Arctic Aur-Orca

by   Profile Alex   When 26th December 2022
Northern Lights (Aurora Borealis) in the sky over the sea. Skjervoy, Troms, Norway. Arctic Circle. Barents Sea, Arctic Ocean.
Northern Lights after a day in the fjords
A male orca (killer whale: Orcinus orca) in the Arctic. Skjervoy, Troms, Norway. Arctic Circle. Barents Sea, Arctic Ocean.
A large male orca passes close by
A pod of orcas (killer whale: Orcinus orca) in a sheltered fjord. Skjervoy, Troms, Norway. Arctic Circle. Barents Sea, Arctic Ocean.
Pod of orca at the surface
A pair of orcas (killer whale: Orcinus orca) swimming beneath the surface. Skjervoy, Troms, Norway. Arctic Circle. Barents Sea, Arctic Ocean.
Pair of orcas swimming in the sun
A boat of divers watches a pod of orcas (killer whale: Orcinus orca) in a fjord in winter. The orcas gather here in large numbers to hunt herring. Skjervoy, Troms, Norway. Arctic Circle. Barents Sea, Arctic Ocean.
Orcas surface between the boats
Alex with Pierre The Orca Whisperer
A male orca (killer whale: Orcinus orca) in the Arctic with free diver. Skjervoy, Troms, Norway. Arctic Circle. Barents Sea, Arctic Ocean.
Swimming with a male orca
A rare purple streak of northern Lights (Aurora Borealis) in the sky over the sea and town. Skjervoy, Troms, Norway. Arctic Circle. Barents Sea, Arctic Ocean.
A grabbed photo of the purple aurora

It is definitely the best snorkelling experience in Europe, and it is probably the best underwater experience too. Each winter, hundreds of orcas gather in specific fjords in the north of Norway to feast on the spring-spawning herring that aggregate there to over-winter. The herring are good eating because they are rich with eggs after a summer of feeding, and following years of good fishery management by the Norwegian Authorities, they assemble in astronomic numbers. The huge number of herring draws in the predators, with orca and humpback whales gathering in large numbers in a very small area. Norway supports one of the world’s largest populations of orcas, with several thousand of the ocean’s apex predator, and this provides hardy snorkelers with the chance to have unforgettable encounters. I travelled with pioneering operator Orca Norway who collaborate with charismatic expert Pierre Robert de Latour – also known at the Orca Whisperer.

This all takes place in the Arctic Circle, which means short days and cold conditions, and the two questions everyone asks first are "Is it safe?" and second "How do you stay warm?". Orcas are the ocean’s top predator, with different populations around the world eating pretty much all the oceans other big animals. Orcas are known to feed on sharks (including great white and tiger sharks), dolphins, whales, seals, sea lions and fish. They do huge, powerful and fast on a scale above everything else in the sea, but what makes them, for me, the most impressive predator on the planet, is that they are highly intelligent and work as a team. They are the ultimate hunter.

This brings us back to the question, is it safe to swim with a predator that hunts on predators that we’d think twice about swimming with? Well, the statistics suggest so. Despite many people having swum with orcas in the wild, there remain no reliable reports of fatal attacks. But I would stress that these are huge (males grow 6-8 metres long), powerful animals (that can swim up to 60 km/h) and always demand the utmost respect. Orcas have huge brains (bigger than ours) and strong culture. They have developed highly specialized hunting strategies for the different species that they prey on, maximising the food energy obtained and minimising the risk of injury to themselves. I believe that orcas only eat what they know is safe and good eating, and we humans are not nutritious enough!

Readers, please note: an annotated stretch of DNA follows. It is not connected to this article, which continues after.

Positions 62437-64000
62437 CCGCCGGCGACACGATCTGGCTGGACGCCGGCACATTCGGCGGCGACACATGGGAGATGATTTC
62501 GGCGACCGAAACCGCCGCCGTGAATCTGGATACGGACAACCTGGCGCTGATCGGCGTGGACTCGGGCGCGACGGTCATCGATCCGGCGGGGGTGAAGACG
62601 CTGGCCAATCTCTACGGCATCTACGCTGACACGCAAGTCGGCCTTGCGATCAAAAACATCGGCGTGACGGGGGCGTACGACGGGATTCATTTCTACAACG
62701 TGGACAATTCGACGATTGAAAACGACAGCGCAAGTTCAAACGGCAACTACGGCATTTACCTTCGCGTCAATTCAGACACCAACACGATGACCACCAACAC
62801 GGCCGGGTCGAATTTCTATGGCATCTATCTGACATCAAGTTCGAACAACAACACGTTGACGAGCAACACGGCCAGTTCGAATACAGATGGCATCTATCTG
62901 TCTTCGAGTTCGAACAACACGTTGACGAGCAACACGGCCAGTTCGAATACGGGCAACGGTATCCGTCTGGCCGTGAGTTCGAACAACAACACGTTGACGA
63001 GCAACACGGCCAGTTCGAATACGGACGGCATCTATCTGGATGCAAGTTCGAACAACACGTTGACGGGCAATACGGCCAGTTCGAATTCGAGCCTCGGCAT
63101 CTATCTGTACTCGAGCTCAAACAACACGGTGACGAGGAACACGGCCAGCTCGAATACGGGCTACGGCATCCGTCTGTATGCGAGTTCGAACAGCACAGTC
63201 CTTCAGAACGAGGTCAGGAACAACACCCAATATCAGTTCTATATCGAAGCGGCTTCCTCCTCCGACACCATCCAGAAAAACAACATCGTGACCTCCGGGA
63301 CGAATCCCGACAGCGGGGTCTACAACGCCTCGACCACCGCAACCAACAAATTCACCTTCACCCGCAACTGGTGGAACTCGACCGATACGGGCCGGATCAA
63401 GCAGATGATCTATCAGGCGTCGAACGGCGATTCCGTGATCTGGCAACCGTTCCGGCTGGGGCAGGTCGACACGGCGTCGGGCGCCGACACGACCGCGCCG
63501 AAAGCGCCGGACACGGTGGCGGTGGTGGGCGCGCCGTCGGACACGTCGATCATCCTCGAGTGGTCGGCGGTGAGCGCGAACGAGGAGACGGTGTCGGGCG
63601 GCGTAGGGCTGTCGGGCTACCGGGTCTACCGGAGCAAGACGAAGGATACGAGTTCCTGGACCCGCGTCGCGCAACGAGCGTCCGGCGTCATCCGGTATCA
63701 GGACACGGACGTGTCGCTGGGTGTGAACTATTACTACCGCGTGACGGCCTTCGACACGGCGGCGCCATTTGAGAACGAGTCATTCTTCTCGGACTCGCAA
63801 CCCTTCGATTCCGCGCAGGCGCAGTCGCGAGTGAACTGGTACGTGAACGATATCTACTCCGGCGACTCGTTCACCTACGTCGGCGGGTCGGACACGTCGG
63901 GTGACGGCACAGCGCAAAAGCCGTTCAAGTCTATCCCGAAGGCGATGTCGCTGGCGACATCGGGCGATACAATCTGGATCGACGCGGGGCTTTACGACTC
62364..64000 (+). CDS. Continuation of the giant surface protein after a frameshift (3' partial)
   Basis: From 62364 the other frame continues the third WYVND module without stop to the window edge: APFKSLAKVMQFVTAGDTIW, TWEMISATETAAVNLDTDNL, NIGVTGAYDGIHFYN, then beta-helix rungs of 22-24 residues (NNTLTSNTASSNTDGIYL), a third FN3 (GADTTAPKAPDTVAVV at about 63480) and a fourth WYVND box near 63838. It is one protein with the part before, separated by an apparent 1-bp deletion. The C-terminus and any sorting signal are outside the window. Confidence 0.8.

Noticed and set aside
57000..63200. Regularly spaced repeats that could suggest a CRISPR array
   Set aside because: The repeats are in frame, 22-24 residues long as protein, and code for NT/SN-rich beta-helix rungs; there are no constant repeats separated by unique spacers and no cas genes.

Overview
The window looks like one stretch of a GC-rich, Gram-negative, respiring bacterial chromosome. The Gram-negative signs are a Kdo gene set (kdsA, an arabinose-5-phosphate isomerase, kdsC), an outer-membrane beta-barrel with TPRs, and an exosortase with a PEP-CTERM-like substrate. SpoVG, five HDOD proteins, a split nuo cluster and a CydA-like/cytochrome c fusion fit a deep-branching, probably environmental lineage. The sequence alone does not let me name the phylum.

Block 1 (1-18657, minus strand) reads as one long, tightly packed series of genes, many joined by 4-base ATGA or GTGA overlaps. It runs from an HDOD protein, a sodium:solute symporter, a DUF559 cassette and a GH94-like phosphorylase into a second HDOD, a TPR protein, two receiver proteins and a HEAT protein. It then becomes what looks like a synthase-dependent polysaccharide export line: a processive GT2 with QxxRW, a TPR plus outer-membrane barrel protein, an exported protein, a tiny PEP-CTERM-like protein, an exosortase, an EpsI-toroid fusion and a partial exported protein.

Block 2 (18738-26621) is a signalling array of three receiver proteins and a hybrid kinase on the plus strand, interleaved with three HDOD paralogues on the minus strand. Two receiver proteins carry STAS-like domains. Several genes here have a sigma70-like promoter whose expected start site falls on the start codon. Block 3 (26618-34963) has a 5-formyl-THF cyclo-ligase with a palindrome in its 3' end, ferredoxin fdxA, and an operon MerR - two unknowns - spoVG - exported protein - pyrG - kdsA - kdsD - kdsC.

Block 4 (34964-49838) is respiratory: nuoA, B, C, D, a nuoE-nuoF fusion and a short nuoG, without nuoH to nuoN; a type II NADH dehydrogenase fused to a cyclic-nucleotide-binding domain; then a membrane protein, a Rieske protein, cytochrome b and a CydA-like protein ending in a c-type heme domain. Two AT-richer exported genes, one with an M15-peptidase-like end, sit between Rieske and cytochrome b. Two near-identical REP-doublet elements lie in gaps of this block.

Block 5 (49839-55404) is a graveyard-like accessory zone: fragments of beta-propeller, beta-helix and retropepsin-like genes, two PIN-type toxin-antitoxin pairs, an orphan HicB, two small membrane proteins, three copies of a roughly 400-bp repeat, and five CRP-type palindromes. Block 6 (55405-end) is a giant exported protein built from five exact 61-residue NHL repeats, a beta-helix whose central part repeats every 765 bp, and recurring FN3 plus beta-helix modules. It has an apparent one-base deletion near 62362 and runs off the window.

What about the cold? Well, it is the Arctic, but it is also snorkelling, so you are not spending time at depth and you are also not in the water for hours. I was completely fine during my trip – but these are definitely conditions where you cannot cut any corners. Every item needs to be correct and high-quality. I wore my Polygon 80/65 suit5mm Flex Gold socks and 5mm Seal Skin gloves. I did pack thicker gloves and extra 2mm socks to layer up, but I didn’t need them. I have two pairs of freediving fins, one pair is oversized to account for thicker socks, which I used. These size-up fins are simple but excellent Mares Razor fins which I use for all my cold water snorkelling. I used my X-Vision diving mask and a Dual snorkel. Other essentials were a big coat to wear over my suit if it was windy, and plastic clogs to keep my neoprene socks off the cold metal of the boats. You can do this trip in a drysuit too, but I was so comfortable in the Polygon that I was very happy with my choice and would thoroughly recommend it.

The other thrill of going to the Arctic in winter, when the days are short and the nights are long, is that if you get clear skies, you have a very good chance of seeing the Aurora. And you don’t need to stay up late - our best experience of the northern lights was before dinner at 18:00 hrs. While I didn’t get the best luck with the orca encounters this time, we did get very lucky with the Aurora, as there was a tear in the Earth’s magnetic field on one day, and this allowed a super bright, purple aurora to form that was far brighter than the lights of the town and completely spectacular.

This is definitely a trip that creates memories that will last a lifetime!

Written by
Profile Alex
When 26th December 2022
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